The Weekly DT: Jake Dyson’s 40 Year Long Light
This post originally ran on our brother site Digital Trends:
On average, the traditional incandescent light bulb boasts a lifespan of about 2,000 hours. At full brightness for twelve hours a day, that equates to just under half a year of use. CFL bulbs are a bit better, at around 10,000 hours of life apiece, whereas LEDs are the current reigning champion of the lighting game with an average of around 50,000 hours. That’s pretty damn good, but inventor/designer Jake Dyson (son of Sir James) has figured out a way to make them even better.
After years of careful engineering, Dyson has managed to create a light that can run for at least 180,000 hours — a full 40 years of shining at full brightness for twelve hours a day. That’s insane, and believe it or not, that’s just the minimum estimate. The bulb runs for so long that they simply haven’t had enough time to determine its maximum lifespan yet.
The bulb, named the “Ariel” suspension light, gets its name from the Ariel 1 satellite — the first British satellite launched into space in 1962. It incorporates the same heat pipe cooling technology that was initially developed to siphon heat away from a satellite’s microprocessors and help it maintain a stable operating temperature in outer space. In Dyson’s LED bulb, this technology allows the device to function at a lower temperature and thereby consume less energy.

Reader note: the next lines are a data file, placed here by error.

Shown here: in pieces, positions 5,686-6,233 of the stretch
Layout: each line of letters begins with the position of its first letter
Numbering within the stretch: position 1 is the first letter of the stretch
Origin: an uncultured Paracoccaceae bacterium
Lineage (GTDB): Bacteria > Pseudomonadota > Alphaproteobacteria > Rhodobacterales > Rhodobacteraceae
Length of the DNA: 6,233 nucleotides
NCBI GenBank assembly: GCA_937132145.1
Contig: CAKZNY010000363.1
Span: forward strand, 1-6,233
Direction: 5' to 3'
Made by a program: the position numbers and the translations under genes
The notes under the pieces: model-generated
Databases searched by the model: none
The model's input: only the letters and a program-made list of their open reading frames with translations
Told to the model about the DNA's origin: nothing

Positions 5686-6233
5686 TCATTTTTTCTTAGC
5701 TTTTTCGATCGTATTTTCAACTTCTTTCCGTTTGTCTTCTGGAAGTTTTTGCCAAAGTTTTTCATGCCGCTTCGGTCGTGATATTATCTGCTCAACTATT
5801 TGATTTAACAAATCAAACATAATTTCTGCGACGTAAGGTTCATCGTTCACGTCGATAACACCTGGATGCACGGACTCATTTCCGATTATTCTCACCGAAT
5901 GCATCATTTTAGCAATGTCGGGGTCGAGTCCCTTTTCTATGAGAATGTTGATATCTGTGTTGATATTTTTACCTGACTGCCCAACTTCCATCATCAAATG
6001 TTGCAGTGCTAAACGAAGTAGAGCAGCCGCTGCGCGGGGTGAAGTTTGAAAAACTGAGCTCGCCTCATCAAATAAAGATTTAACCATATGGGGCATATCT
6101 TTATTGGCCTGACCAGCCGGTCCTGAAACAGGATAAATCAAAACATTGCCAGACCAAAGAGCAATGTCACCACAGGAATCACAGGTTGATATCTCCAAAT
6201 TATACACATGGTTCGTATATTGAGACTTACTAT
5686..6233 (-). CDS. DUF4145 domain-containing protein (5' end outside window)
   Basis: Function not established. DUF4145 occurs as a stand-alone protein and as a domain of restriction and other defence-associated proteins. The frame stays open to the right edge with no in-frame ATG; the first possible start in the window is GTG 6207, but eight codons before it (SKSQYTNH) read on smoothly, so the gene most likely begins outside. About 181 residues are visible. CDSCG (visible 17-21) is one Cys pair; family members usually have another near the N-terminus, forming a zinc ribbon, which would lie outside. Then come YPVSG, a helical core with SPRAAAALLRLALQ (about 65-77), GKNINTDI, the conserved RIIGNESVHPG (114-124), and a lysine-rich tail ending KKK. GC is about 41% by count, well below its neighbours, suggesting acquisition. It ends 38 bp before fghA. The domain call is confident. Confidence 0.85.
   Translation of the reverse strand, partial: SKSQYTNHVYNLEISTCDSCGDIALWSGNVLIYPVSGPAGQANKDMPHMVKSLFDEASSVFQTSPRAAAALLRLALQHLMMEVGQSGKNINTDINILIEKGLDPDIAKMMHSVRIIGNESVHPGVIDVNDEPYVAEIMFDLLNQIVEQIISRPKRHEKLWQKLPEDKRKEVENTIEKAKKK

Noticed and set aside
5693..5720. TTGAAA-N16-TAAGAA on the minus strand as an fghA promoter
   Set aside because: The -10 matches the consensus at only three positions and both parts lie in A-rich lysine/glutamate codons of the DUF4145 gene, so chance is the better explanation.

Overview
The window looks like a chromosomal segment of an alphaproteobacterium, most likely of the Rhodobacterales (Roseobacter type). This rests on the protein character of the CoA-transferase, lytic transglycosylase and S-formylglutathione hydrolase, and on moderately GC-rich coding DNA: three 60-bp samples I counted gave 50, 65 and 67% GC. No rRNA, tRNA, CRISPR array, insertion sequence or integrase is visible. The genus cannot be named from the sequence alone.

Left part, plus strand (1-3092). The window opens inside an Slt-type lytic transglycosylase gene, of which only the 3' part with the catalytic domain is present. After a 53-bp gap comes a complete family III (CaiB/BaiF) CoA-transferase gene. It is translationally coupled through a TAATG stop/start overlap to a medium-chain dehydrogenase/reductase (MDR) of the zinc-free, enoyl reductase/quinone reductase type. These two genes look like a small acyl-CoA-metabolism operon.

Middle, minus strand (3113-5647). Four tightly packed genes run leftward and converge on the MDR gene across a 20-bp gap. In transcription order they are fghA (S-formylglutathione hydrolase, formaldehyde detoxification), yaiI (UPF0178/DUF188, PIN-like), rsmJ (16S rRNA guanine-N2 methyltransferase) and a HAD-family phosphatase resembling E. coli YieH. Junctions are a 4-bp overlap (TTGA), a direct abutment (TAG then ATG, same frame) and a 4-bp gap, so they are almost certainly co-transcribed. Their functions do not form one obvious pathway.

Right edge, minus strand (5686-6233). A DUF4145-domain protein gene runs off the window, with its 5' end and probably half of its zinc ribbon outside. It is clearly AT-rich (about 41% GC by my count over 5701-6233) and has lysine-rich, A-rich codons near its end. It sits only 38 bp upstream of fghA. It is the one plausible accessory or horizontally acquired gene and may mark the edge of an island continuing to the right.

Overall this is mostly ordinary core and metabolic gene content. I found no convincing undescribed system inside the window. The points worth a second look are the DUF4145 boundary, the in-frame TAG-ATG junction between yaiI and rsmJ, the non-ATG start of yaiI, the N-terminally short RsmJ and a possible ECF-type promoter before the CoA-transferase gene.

Most LED light manufacturers don’t even worry about the heat output of their bulbs, but Dyson realized that any excess heat generated by LEDs –even if it’s not enough to pose a fire hazard– gradually wears down the performance and lifespan of the bulb. To remedy the problem, Ariel incorporates six heat pipes and several fins that work together to quickly remove heat from the light’s core. This cooling system is fundamental to the light’s decades-long lifespan.
Furthermore, because Ariel is designed to last through the ages, Dyson also made sure to make it future proof. Ariel also sports a ZigBee radio under the hood, so you’ll be able to monitor and adjust its electricity consumption remotely via smartphone or tablet.
Unfortunately, pricing and availability info are scarce at this point, but Dyson’s teaser video does hint that Ariel will be available in both uplight and downlight varieties, and will also come in three different colors. We’ll keep you posted on where you can get your hands on one, but in the interim, you can find out more onJake Dyson’s website.